Mayor against removal of CSA monument from downtown Cape

The Confederate States of America monument in Cape Girardeau's Ivers Square seen in the early morning hours of Friday. The defacement was removed later.

Cape Girardeau Mayor Bob Fox says he is not in favor of removing the Confederate monument in Ivers Square and is “shocked” at a recommendation made by a city panel he asked to weigh in on the matter.

The city’s historical preservation commission voted 8-0 on June 23 for the immediate removal and storage of the Confederate States of America (C.S.A.) marker.

“Everybody is overreacting to what’s going on in the country,” said Fox, who took office in 2018.

“I think (the commission) bowed to activism,” he added.

“What happened in Minnesota was a tragedy,” Fox said, in reference to the May 25 death of African American George Floyd while in police custody on a Minneapolis street.

“Most police departments and officers are not like that,” said Fox, who noted he has been receiving significant input as to what the City Council should do about the marker when it meets Monday.

“I’ve been getting 30 to 40 emails a day for the last two weeks,” said the mayor, who operates a dental office with his son.

“Initially, most of (the posts) wanted (the marker) taken down,” Fox said, “but in the last week, about 90% of them wanted the monument left alone.”

The 14 1/2 foot white slab marker has been in Ivers Square near the old Common Pleas Courthouse since 1995. It was originally situated on Morgan Oak Street near the Mississippi River, where it was erected in 1931 by the United Daughters of the Confederacy.

Stephen Hoffman, coordinator of Southeast Missouri State University’s historical preservation program, told the commission last week the monument lost its “historical integrity” when it was moved in the mid-1990s.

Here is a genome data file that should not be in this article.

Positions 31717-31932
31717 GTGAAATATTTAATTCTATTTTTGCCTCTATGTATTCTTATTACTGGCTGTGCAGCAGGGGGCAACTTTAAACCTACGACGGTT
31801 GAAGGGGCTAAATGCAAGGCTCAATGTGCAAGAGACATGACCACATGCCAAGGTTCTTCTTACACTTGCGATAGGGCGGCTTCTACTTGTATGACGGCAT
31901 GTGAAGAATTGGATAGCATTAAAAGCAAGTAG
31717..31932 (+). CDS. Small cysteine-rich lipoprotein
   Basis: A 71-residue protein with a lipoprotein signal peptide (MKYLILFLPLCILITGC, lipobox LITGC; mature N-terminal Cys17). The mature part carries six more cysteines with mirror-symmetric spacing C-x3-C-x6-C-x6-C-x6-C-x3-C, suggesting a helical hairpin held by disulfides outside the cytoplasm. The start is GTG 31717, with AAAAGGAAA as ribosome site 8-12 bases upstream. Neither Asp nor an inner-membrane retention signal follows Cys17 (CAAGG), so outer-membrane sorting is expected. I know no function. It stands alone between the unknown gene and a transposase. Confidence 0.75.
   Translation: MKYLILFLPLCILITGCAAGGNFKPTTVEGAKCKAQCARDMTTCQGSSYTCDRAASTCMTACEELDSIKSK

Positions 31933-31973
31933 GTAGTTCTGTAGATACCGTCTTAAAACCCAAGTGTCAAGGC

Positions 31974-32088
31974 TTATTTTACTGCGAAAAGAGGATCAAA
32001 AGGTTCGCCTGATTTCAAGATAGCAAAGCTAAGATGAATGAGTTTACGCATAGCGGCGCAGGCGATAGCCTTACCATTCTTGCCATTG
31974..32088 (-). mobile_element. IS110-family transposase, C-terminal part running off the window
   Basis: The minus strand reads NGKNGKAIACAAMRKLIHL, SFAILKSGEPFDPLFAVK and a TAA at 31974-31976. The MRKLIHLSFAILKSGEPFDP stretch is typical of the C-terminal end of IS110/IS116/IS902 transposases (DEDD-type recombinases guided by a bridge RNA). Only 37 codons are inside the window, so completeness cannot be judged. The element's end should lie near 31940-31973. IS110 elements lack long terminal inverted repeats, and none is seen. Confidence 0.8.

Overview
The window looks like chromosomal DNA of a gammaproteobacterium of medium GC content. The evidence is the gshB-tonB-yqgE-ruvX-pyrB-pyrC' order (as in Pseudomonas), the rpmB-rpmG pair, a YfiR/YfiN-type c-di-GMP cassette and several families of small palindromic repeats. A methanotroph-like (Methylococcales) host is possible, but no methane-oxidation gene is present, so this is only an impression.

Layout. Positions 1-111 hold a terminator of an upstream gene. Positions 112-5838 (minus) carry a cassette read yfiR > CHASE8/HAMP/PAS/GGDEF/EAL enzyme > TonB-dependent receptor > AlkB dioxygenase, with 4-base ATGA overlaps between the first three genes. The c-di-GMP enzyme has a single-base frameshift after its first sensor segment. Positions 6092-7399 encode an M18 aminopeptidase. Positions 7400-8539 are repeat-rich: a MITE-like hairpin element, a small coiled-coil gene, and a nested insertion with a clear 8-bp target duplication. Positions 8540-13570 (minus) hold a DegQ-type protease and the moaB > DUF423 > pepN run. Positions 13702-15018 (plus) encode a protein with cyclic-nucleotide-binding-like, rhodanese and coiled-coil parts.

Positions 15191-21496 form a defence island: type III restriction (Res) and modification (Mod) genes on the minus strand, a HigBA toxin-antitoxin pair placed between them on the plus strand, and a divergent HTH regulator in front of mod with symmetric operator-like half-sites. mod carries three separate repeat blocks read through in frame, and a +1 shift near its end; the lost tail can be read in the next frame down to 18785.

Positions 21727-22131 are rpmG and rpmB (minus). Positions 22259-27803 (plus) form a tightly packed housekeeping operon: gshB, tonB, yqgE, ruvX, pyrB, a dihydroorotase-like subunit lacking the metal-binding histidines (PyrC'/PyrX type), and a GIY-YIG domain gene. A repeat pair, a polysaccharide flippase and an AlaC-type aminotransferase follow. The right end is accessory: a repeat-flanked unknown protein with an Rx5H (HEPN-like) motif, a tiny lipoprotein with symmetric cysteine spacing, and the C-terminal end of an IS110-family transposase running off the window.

Fox said the tearing down in other communities of the statues of Francis Scott Key, Ulysses Grant, George Washington and Thomas Jefferson “makes no sense whatsoever.”

The monuments to Key and Grant were toppled June 19 in San Francisco.

Key, composer of “The Star-Spangled Banner,” the national anthem of the United States, was a slave owner.

Grant, who led the Union forces who defeated the Confederacy in 1865, married into a slave-owning family in Missouri and is the last U.S. president to have owned another human being.

Grant’s legacy is complicated because while he personally directed the labor of enslaved workers, the general also emancipated a slave, William Jones, in 1859.

The markers to two other presidents, Washington and Jefferson, were toppled in Portland, Oregon, on June 18 and June 14, respectively.

“Removing monuments is not the way to battle racism in America,” Fox said. “We need to look at one another as fellow human beings, not as one race or the other. (But) we’re so divided right now.”

It has been suggested, Fox said, the matter be put to a public referendum.

“No, I don’t want (the city) to take on that expense,” he said, calling it a “waste of money.”

The mayor expects a large crowd to turn out for the discussion in City Council chambers next week about the monument.

“We can’t move the place of the meeting,” said Fox, “because we have multiple public hearings scheduled for chambers that have already been advertised.”

The expected large turnout, he said, will be handled with social distancing in mind.

Those who attend will sign in and wait in the hallway until summoned inside.

Fox said the monument is a topic for discussion at the council’s study session.

“If there is consensus, if we put it to a vote, we can direct the staff to remove the monument,” Fox said.

“In my opinion, the monument is not the problem,” he said. “We don’t need to cower to radicals.”

The C.S.A. monument was defaced by vandals Thursday night who inscribed the message: “Balck (sic) Lives Matter.” By Friday, the message had been removed.

In a related note, the Mississippi legislature voted Sunday to remove the Confederate battle emblem from the state flag, a measure the Magnolia State’s Republican governor, Tate Reeves, has vowed to sign.